Whereas property taxes are a key consideration for first time home buyers and existing property owners when balancing household budgets;

Whereas Niagara’s Local Area Municipalities are fiscally prudent with their annual repayment limit circumstance (as of Q2 2016) such as Lincoln (2.82%), Thorold (2.15%), Wainfleet (1.10%), West Lincoln (4.41%), Niagara on the Lake (3.96%), Grimsby (3.78%) and others;

Whereas a portion of Niagara Region’s debt load consists of debentures issued on behalf of the Town of Pelham and thus has an interest in their corporate financial wellbeing;

Whereas the 2017 Standard & Poor’s report highlights a potential for the Niagara Region to receive a negative credit rating action if debt levels reach an identified threshold;

Whereas the Niagara Region recognizes and supports prudent fiscal planning, strong financial management, and fairness with respect to taxpayer affordability;

Whereas a key performance indicator of the 2015-2018 Niagara Regional Strategic Plan measures taxation in Niagara;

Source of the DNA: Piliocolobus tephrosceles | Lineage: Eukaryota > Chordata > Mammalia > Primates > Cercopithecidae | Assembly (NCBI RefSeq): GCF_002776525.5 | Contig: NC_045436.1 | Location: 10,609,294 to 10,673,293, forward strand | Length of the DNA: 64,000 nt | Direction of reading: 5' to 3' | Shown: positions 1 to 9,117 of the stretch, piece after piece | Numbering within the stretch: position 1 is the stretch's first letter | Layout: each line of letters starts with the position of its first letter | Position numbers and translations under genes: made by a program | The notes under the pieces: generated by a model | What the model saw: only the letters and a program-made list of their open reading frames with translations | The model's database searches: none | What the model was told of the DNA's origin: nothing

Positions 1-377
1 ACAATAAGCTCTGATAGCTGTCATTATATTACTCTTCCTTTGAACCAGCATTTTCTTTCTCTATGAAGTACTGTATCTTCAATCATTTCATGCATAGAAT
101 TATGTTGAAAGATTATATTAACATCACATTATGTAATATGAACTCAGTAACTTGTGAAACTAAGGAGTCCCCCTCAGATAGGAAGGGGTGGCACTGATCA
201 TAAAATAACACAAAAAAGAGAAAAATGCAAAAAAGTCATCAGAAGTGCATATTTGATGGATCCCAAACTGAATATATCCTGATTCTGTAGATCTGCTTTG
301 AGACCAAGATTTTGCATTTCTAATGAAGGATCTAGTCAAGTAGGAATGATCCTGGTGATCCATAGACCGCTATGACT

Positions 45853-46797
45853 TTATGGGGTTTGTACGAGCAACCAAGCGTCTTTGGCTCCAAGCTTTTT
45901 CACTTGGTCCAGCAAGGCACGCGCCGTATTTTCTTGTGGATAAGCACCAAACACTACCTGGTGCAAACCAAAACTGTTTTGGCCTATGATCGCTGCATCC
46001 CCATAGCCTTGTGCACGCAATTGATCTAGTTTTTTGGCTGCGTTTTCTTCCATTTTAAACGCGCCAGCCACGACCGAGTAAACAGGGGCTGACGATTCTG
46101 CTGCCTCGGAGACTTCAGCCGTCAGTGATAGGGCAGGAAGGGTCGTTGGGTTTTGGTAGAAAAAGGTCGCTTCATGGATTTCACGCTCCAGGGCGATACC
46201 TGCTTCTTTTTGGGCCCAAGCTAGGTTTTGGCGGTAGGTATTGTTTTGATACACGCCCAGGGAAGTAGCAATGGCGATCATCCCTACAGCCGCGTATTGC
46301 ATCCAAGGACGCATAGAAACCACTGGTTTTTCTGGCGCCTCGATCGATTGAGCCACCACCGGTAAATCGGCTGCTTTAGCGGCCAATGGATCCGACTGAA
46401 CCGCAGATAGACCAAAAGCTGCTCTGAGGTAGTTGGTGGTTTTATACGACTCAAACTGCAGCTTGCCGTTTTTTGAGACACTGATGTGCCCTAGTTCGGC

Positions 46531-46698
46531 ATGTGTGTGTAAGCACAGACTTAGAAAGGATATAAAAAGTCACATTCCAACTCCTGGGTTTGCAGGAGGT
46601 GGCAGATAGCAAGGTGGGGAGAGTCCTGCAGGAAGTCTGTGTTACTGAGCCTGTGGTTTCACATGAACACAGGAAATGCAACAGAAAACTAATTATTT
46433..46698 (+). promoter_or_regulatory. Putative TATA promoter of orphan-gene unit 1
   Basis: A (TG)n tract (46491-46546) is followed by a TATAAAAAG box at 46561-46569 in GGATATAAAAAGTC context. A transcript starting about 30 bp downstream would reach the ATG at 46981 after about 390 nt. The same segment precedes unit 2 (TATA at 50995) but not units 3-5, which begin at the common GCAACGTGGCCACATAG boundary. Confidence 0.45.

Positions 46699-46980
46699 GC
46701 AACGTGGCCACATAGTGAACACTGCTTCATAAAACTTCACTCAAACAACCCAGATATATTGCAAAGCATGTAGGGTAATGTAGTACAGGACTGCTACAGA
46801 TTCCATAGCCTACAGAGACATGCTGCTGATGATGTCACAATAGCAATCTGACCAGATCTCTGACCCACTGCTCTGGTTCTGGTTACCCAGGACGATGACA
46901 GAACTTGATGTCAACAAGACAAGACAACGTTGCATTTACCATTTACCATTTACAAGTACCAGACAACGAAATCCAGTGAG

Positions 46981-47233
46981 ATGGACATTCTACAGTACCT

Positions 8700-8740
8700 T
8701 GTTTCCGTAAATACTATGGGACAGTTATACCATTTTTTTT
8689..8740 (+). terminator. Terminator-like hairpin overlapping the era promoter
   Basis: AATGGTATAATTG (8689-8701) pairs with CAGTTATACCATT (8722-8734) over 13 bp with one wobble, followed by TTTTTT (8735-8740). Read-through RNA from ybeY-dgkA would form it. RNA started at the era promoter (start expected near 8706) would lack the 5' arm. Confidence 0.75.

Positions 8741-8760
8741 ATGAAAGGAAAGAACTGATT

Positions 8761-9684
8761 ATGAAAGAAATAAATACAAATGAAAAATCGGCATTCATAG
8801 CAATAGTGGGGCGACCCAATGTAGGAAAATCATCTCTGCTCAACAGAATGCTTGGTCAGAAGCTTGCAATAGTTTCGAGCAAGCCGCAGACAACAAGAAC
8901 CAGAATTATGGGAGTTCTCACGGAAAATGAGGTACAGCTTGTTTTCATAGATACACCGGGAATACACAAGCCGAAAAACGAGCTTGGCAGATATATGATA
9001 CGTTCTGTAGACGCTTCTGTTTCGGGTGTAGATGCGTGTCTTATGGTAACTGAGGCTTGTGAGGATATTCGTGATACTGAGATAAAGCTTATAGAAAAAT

Whereas the Town of Pelham’s taxpayers are also Niagara Regional taxpayers; NOW THEREFORE BE IT RESOLVED:

That the Niagara Region REAFFIRM its support for the current Regional Taxpayer Affordability Guidelines requiring operating levy increases to be at or below the rate of inflation;

That the Niagara Region REQUESTS the Town of Pelham to publicly disclose its 2015 annual audited financial statement along with the corresponding management letter with staff responses as well as the same documents for fiscal years 2016 and 2017, once published;

That the Niagara Region REQUESTS the Town of Pelham develop a taxpayer affordability guideline that includes an evening public meeting to ensure Pelham’s operating levy remains below 25% compounded for the 2015-2018 term and its annual repayment limit does not increase above 20%; and

That this motion BE CIRCULATED to Niagara’s local area municipalities, the MPP for Niagara West-Glanbrook, the Minister of Municipal Affairs and Housing, Standard & Poor’s Ratings Agency, the Auditor General of Ontario, the Premier of Ontario, the Canadian Taxpayers Federation, all local Chambers’ of Commerce in Niagara, the Ontario Chamber of Commerce, Canadian Federation of Independent Business, the Pelham Business Association, the Niagara Industrial Association and the Niagara Homebuilder’s Association.